Molina homers twice, Cain controls Rox

Molina homers twice, Cain controls Rox

DENVER -- Thursday's 8-3 victory over the Colorado Rockies gave the Giants a head start on their primary summer project: catching the Los Angeles Dodgers.

The Giants refused to gloat over the startling news that Manny Ramirez, Los Angeles' offensive dynamo, received a 50-game suspension for performance-enhancing drug use. Yet they realized that Ramirez's absence presents them with the chance to trim the 6 1/2-game lead in the National League West which the Dodgers owned as the day dawned.

"It does some sort of damage to their lineup, which we as a whole have to take advantage of," closer Brian Wilson said.

"If there was any time for us to capitalize, it's now," left-hander Barry Zito said.

As in right now. The second-place Giants open a three-game series at Dodger Stadium on Friday, with Zito opposing Los Angeles ace Chad Billingsley. After this series, the Giants and Dodgers won't meet until mid-August -- more than a month after Ramirez's expected return.

Said utility man Rich Aurilia, "We're trying to gain some ground. The easiest way to gain ground is by beating the team ahead of you."

Beating teams behind them has challenged the Giants on the road, where they're 4-9. But they recovered from the 11-1 thrashing Colorado administered Wednesday with a thorough performance. Catcher Bengie Molina homered twice to pace a 12-hit effort, Matt Cain (3-1) worked six one-hit shutout innings and third baseman Pablo Sandoval sparkled defensively. All this lifted the Giants (14-13) one game above .500.

One of the afternoon's most encouraging aspects for the Giants was their success against Rockies starter Jason Marquis (4-2), who took a shutout into the ninth inning against them last Saturday at AT&T Park and settled for his fifth complete game in nearly 10 Major League seasons. This time, Marquis couldn't duplicate the previous week's movement on his sinker. The Giants, flabby offense and all, seized upon this weakness, as well as Colorado's season-high three errors that produced three unearned runs.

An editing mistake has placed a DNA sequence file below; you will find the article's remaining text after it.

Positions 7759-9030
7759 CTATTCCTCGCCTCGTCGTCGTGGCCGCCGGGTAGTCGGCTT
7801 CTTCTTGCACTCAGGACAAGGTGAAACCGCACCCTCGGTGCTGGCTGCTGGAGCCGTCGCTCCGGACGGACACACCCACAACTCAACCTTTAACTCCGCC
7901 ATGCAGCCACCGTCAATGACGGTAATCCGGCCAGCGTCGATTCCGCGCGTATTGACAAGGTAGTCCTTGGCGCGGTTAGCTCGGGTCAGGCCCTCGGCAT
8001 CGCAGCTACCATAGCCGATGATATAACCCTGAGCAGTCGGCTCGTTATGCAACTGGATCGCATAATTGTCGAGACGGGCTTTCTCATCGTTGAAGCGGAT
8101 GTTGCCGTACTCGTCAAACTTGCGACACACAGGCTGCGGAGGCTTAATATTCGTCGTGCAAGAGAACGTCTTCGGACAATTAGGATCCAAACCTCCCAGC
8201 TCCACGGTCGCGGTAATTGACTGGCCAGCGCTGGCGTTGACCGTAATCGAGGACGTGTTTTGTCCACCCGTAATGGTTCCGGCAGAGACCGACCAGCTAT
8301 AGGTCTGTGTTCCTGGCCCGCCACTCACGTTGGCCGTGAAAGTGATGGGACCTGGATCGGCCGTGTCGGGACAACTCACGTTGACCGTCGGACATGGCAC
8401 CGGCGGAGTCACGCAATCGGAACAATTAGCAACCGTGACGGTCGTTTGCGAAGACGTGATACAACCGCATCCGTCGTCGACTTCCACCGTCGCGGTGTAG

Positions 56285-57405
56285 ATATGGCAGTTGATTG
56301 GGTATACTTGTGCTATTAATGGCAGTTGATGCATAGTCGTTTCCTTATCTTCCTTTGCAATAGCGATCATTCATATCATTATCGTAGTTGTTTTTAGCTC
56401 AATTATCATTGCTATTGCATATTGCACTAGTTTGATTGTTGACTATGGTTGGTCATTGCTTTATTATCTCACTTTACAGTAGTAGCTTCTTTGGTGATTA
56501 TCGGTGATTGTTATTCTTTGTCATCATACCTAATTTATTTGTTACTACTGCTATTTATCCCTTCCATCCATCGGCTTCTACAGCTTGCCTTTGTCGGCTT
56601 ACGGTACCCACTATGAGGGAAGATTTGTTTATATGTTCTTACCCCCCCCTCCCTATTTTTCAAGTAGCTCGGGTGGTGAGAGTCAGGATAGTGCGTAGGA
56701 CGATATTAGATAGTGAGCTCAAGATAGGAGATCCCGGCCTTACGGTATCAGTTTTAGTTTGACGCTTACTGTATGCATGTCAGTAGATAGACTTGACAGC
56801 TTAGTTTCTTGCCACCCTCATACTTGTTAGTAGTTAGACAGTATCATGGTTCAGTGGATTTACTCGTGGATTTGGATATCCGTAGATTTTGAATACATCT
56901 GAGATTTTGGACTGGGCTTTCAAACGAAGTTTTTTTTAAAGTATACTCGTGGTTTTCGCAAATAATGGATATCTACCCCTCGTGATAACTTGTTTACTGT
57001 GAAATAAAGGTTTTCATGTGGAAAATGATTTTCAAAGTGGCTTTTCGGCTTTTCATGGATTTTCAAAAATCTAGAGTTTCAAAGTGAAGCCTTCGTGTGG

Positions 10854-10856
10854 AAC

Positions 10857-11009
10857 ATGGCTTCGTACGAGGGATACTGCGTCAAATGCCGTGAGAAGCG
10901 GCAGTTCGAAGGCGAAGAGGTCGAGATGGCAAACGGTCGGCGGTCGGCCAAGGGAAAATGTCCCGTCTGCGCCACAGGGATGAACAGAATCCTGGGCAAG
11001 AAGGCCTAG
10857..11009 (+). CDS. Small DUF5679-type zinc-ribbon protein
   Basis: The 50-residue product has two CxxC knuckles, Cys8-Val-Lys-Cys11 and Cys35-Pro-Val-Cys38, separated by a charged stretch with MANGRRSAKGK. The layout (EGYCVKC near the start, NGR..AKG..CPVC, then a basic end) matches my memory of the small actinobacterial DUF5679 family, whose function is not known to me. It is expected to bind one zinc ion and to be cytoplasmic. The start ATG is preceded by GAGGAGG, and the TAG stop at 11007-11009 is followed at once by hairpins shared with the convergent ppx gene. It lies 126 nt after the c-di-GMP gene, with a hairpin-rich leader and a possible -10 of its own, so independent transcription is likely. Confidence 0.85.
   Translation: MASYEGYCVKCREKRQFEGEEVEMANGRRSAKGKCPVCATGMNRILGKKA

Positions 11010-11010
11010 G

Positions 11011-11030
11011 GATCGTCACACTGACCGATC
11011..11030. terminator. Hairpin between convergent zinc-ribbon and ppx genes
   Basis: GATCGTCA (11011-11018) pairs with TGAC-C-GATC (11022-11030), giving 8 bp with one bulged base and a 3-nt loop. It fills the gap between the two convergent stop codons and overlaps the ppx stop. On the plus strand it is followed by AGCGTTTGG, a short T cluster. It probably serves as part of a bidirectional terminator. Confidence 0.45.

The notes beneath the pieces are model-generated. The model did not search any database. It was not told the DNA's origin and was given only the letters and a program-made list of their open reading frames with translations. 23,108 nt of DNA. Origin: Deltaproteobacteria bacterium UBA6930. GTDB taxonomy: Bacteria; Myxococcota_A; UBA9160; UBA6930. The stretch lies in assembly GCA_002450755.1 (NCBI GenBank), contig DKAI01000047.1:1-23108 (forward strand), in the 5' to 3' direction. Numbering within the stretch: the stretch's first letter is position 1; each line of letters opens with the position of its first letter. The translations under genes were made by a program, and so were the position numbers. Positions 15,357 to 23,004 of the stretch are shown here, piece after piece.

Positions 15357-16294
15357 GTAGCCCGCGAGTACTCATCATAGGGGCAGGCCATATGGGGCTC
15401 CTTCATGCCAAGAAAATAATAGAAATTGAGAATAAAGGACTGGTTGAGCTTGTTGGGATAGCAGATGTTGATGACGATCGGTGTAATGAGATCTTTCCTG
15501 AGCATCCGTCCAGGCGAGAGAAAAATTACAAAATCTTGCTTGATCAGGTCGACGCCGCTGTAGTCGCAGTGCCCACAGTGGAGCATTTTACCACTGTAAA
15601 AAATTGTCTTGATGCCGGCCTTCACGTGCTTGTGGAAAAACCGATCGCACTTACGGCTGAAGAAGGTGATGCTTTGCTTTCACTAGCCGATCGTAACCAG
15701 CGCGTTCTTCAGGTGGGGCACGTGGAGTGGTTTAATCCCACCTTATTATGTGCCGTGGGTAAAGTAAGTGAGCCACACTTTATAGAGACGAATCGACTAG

Hitless in 12 at-bats against Marquis entering the game, Molina homered in each of his first two plate appearances. He led off the second inning by planting a 2-1 pitch in the left-field seats, then hit a two-run drive to the opposite field in the third which concluded a four-run Giants outburst. Molina just missed homering again in his third inning, but his long fly died at the right-center-field warning track.

"The only thing I did differently was let the ball travel to me," Molina said. "Before, I was trying to be too quick."

Cain endured a similar problem as he walked four of the first six Rockies hitters.

"I was a little bit ahead of myself going to the plate," he said.

But Cain survived by coaxing double-play grounders in each of the first two innings. Starting with the second twin killing, Cain retired 14 of the final 16 batters he faced.

Molina placed special emphasis on the 3-1 changeup that Cain threw Todd Helton, which followed a pair of walks and generated the first double play. Without it, the Rockies might have enjoyed a bountiful inning.

"I think that turned the game around," Molina said.

Few leads are truly safe at Coors Field, but Sandoval helped seal the outcome with slick plays in the seventh and eighth innings. The latter was especially picturesque: a backhanded stop of Troy Tulowitzki's one-out grounder that Sandoval made as he slid to his knees. He then straightened and threw to first to retire Tulowitzki.

Asked if that was his best play of the season, Sandoval said, "I think so."

The 22-year-old attributed his defensive improvement to constant work at the position, which he previously would desert to catch or play first base, as well as bench coach Ron Wotus' daily tutelage. These elements have sharpened Sandoval's concentration.

"I think it's the moment of the game," Sandoval said. "Every pitch, every series you have to be like that."

Given an opening to tighten the NL West race, the Giants would be well-advised to follow Sandoval's example.

Chris Haft is a reporter for MLB.com. This story was not subject to the approval of Major League Baseball or its clubs.